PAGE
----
Shades of Success
Influence moods with color and boost direct mail results.
Did you know that from the moment you walk into a retail store, your experience is highly calibrated? Retailers know that the amount you purchase is influenced by the type and speed of music it is playing, the luxury of the scents it is wafting, and even the level of the floor beneath your feet. (If you step down into the display area, retailers know that you are more likely to buy than if the floor is level.)
While you cannot influence the music, the olfactory environment, or the location in which your audience reads your mail, you can affect their mood and inclination to buy based on the colors you use in your layout and design. If you are already segmenting and personalizing your mailers to improve relevance, choosing the right colors can add some extra muscle to your marketing.
As you can see from the graphic at right, different colors affect the reader’s mood differently. Yellow is bright and cheery. It connotes youth and optimism. Red connotes energy, action, and sense of urgency. It can also suggest rebellion. Blue conveys trust and security. Black connotes power.
Understanding this, you can match the colors you use to the message you want to convey. As consumers, yellow makes us happy. Try using it for star bursts, backgrounds, and borders. Red creates urgency and encourages readers to take action. Use it to announce deadlines, clearance sales, and short-term offers. Blue is associated with trust, so it is often used for banks and finance. Did you know that purple is associated with relaxation? That’s why it is used for marketing products related to aging and retirement.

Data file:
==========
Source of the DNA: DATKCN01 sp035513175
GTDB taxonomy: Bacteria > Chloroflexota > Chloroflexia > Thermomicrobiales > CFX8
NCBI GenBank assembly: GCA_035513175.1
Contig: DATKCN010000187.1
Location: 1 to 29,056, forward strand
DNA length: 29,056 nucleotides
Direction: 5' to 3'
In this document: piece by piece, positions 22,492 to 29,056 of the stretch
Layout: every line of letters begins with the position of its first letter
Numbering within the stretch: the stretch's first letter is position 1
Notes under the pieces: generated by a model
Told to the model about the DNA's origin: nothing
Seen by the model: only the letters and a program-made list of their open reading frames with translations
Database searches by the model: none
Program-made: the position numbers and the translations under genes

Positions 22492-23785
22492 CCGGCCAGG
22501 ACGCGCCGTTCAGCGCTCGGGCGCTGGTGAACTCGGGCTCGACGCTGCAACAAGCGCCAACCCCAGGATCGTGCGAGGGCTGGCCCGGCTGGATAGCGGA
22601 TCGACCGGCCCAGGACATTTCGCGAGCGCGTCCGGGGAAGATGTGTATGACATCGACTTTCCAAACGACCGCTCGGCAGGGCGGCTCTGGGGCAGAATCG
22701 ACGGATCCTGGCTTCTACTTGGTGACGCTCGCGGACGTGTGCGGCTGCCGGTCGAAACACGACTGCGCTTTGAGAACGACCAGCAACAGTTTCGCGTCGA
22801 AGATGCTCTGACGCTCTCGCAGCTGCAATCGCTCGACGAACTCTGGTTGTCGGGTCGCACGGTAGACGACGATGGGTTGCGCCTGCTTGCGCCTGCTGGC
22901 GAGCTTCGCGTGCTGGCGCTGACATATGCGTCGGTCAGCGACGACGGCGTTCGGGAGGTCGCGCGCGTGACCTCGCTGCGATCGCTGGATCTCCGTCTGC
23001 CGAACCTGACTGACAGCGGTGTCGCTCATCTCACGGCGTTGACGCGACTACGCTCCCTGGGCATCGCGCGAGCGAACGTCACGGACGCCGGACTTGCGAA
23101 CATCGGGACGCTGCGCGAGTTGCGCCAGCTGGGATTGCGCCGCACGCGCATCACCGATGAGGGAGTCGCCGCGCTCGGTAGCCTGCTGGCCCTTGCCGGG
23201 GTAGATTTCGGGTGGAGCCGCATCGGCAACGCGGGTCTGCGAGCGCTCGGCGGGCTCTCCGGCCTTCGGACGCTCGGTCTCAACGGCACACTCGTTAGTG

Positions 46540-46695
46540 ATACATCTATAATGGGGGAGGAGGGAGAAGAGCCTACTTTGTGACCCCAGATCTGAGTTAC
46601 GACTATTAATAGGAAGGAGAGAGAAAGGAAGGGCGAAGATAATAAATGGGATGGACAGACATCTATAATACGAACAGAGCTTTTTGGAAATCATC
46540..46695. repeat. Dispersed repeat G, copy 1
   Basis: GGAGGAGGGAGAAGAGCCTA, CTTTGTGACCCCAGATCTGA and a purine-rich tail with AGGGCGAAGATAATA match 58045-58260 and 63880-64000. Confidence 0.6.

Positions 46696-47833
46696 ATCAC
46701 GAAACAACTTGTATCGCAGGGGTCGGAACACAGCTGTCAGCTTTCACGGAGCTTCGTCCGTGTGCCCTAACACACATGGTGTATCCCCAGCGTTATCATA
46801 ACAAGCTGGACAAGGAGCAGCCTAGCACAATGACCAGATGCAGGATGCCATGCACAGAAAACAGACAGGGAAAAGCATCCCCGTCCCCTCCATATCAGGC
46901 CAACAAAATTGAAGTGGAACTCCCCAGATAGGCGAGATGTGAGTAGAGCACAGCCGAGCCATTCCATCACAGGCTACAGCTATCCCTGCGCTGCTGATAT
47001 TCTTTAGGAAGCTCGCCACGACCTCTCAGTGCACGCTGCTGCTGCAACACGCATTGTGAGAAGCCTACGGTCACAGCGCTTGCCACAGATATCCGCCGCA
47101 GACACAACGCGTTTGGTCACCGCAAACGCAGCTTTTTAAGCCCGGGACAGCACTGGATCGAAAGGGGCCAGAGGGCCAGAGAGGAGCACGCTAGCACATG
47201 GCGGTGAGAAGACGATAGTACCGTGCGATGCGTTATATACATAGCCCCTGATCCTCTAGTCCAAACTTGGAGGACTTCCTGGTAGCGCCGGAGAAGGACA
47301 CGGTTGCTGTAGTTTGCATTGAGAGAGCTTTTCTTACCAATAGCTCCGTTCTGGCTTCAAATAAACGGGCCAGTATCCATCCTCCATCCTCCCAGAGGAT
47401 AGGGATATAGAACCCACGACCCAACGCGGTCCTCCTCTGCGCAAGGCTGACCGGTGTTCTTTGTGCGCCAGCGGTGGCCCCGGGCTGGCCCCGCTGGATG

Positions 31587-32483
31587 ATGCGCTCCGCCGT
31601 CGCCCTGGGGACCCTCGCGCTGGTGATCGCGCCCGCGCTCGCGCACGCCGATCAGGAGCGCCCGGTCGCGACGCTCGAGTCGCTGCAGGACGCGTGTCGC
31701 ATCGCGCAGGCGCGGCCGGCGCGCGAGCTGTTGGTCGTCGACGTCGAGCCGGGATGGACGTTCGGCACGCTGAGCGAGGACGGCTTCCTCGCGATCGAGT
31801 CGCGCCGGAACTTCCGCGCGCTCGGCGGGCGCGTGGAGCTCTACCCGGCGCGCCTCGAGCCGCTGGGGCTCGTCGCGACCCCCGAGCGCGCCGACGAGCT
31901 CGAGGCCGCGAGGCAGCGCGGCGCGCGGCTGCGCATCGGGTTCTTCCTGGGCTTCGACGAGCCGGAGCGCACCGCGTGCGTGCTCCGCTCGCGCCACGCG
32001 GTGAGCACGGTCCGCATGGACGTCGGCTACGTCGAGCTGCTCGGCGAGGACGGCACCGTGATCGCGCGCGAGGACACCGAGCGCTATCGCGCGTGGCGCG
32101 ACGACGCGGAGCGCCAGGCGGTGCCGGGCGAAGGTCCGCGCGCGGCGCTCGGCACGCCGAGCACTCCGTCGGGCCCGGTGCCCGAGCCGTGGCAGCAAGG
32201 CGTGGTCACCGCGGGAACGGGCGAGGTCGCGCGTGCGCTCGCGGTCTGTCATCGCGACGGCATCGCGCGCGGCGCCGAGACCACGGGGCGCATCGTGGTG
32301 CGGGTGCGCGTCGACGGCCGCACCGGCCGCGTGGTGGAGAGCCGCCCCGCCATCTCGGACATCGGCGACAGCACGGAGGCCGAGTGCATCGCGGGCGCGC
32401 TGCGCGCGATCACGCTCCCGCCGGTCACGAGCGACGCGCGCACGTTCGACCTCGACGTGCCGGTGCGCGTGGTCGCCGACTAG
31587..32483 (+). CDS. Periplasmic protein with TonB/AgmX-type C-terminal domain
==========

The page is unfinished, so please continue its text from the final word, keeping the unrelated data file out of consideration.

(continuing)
Research has also shown that color influences different types of shoppers differently. KISSMetrics, which offers software for online analytics, has found the following correlations:
• Red, black, and royal blue are associated with impulse shopping. These colors are often used by fast food restaurants, outlet malls, and for clearance sales.
• Navy blue and teal appeal to shoppers on a budget. They are frequently used by banks and large department stores to promote value but not discounts.
• Pink, sky blue, and rose are associated with more traditional shopping patterns. They are often used by clothing stores.
So take your personalization to the next step. Integrate color into your targeting and messaging as much as you incorporate demographics and other personalization fields. Start with conventional wisdom about what works and what doesn’t. Conduct A/B testing to refine your understanding into pinpoint accuracy. Then sit back and reap the results!